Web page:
Price fixing during a short-term shortage will cause rationing problems, but will almost definitely help the poor.

This post is dedicated to Robert Howie.

Not So Terrible

Today wasn't actually that bad at all. All of my classes and tutorials were interesting. And it was sunny. And I explored Randwick. And I got to sleep in the park. And I got to hear the word annuity oh so many times.

Commie Sit

Last night we had a commie sit instead of a dinner. It worked out pretty well I think, although I was a bit hungry by the end. We didn't deliberately not eat dinner; but we didn't particularly try to make some either. Four totally new people came, all of whom have blogs. Kaye, Rachel and James all came, who I've never met at all. And Nicol, Libby's boyfriend came for the first time. So that was very exciting.

And out of 16 (apparently according to Tom) people, only two didn't have blogs and one of them is going to get one soon. It was a pretty good night. We sat around and chatted. We listened to lots of music. We made fun of lots of people who weren't there. Gem drank lots of wine. Just the usual, despite the new format.

I'm also very happy about all the new bloggers. 302 posts in the last month.

Uni has been not much today. I'm blogging from one of the silly computer rooms. Accounting was sort of interesting, but had no one to talk to. Quantitative Methods was great because Louis said "annuities" a lot. But it had no one to talk to. And the microeconomics tutorial was fun, but, again, no one much to talk to. I'm going to wander up to Randwick now for some lunch. Then I'll come back for an economics lecture.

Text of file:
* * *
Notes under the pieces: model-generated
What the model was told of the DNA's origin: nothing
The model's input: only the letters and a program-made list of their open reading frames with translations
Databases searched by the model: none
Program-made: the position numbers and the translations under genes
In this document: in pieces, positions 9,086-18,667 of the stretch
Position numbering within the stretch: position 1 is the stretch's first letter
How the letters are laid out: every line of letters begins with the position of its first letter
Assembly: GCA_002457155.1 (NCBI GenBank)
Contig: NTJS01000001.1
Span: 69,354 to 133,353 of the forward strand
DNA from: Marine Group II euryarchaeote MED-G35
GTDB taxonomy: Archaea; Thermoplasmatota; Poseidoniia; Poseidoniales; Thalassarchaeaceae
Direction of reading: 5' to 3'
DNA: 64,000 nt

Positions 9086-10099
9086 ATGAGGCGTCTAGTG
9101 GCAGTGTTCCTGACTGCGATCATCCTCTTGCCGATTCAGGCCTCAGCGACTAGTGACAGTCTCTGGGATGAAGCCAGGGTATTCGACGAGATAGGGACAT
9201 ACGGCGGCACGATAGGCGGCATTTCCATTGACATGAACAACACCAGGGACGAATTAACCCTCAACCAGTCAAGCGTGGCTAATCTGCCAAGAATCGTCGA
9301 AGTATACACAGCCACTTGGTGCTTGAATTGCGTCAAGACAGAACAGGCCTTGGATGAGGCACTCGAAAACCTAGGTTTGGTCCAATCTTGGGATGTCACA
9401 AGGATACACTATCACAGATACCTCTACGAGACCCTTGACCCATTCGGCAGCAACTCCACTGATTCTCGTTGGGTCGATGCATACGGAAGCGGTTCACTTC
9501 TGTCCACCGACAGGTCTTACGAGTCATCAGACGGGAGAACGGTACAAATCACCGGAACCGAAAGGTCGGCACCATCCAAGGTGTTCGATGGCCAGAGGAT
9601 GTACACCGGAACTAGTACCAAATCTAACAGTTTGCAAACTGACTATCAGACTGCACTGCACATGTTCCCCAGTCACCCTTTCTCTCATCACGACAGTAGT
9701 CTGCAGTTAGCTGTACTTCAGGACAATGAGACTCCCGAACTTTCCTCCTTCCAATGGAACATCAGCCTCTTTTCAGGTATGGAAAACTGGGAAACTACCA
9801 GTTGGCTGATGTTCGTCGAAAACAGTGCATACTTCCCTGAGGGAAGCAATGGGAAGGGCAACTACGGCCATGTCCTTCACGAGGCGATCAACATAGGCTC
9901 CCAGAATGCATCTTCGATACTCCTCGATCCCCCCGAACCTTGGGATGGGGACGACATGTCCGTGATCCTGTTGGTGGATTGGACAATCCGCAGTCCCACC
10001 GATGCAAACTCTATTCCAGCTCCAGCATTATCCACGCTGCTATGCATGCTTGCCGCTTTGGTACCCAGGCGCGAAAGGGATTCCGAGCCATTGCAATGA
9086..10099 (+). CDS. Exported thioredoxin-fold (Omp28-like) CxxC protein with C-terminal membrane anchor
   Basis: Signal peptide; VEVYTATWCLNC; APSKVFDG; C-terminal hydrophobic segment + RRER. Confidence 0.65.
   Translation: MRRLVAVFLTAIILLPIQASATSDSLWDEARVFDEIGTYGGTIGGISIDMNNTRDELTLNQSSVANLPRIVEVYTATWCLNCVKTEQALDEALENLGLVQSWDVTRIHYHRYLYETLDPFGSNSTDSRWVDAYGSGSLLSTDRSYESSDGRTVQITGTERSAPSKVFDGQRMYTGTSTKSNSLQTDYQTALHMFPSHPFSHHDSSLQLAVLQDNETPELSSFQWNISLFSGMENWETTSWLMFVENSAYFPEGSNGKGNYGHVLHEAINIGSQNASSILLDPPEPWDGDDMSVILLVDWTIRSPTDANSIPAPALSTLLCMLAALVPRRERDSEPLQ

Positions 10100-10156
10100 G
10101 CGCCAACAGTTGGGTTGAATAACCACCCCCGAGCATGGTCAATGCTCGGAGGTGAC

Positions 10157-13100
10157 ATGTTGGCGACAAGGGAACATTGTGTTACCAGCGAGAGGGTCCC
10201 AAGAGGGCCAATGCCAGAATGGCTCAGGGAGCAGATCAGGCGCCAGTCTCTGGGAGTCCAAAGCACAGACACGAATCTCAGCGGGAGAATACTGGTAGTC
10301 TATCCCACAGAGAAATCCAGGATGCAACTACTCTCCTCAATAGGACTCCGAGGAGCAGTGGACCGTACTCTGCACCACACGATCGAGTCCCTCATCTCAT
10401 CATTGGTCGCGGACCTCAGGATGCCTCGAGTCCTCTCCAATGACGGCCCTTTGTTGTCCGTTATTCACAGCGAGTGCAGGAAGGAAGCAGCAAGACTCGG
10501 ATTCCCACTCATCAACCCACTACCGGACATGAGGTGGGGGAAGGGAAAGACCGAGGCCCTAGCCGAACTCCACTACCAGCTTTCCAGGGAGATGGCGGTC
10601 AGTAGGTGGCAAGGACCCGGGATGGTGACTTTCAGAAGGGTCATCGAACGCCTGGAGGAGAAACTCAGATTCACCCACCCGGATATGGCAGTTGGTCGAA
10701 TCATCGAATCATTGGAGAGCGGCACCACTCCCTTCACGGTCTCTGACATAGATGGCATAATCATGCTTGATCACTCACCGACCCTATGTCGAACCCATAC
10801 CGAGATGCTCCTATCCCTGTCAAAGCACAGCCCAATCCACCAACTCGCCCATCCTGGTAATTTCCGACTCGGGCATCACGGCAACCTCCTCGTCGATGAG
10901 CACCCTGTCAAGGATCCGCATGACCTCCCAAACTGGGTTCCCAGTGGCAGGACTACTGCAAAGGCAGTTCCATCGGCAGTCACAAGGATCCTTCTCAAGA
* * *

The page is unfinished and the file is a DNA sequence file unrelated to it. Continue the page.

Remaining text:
The lectures are quite easy. Much, much easier than the tutorials. Today's tutorial was majorly tricky. My quiet partner and I had to explain the impact of government subsidies on the overall economic surplus. But people didn't seem to understand us. I don't think we used enough different colours in our diagram. It definitely needed some green. Increased surplus was all the same colour as total original surplus, so it was a bit messed up. I might bring my own textas in future.

Very hungry. I hope Randwick has food, because Kensington doesn't. I checked.

Social Science Classes

So glad I chose to do social science with my economics degree. For a while I wondered if it was a bit silly doing both. But social science classes are so much more fun than all the others. No one talks at all in my commerce classes. But all we do in social science is talk and make stupid jokes. Much more edifying.

Although I still can't help but wonder if there are things I could do to get people to be more chatty in commerce. I'll have to think up some stratagems.

Scootering to the House of Kemp

Robert and I scooted 22km on Sunday morning. We got wet and hungry and awfully tired. But it was worth it. Jo was so kind to us when we finally arrived. And Barbs was kind to us in the morning. She made me toast.

I think Jo's brother James has the most comfortable foam matress I've ever slept on. It was the best sleep I've had in weeks. Jo even lent me her cool as icebergs Jebediah and NOFX tshirt. And and and, it had a scooter on it. It was just perfect. Robert had to sleep in some "Kuta Flowers" shirt, which I don't think he was so happy about. I thought the flowers were pretty though.

It was a good adventure. One of our more epic journeys I reckon. We'll have to have more like them.

The Shoemaker

Zapatero is the best. He's pulling Spanish troops out of Iraq unless the UN takes over by the middle of the year. I don't want the occupation to end, but I would be over the moon if the UN took over. And threatening to withdraw is a good start I reckon.

Terrorism is not defeated with wars. Jose Luis Rodriguez Zapatero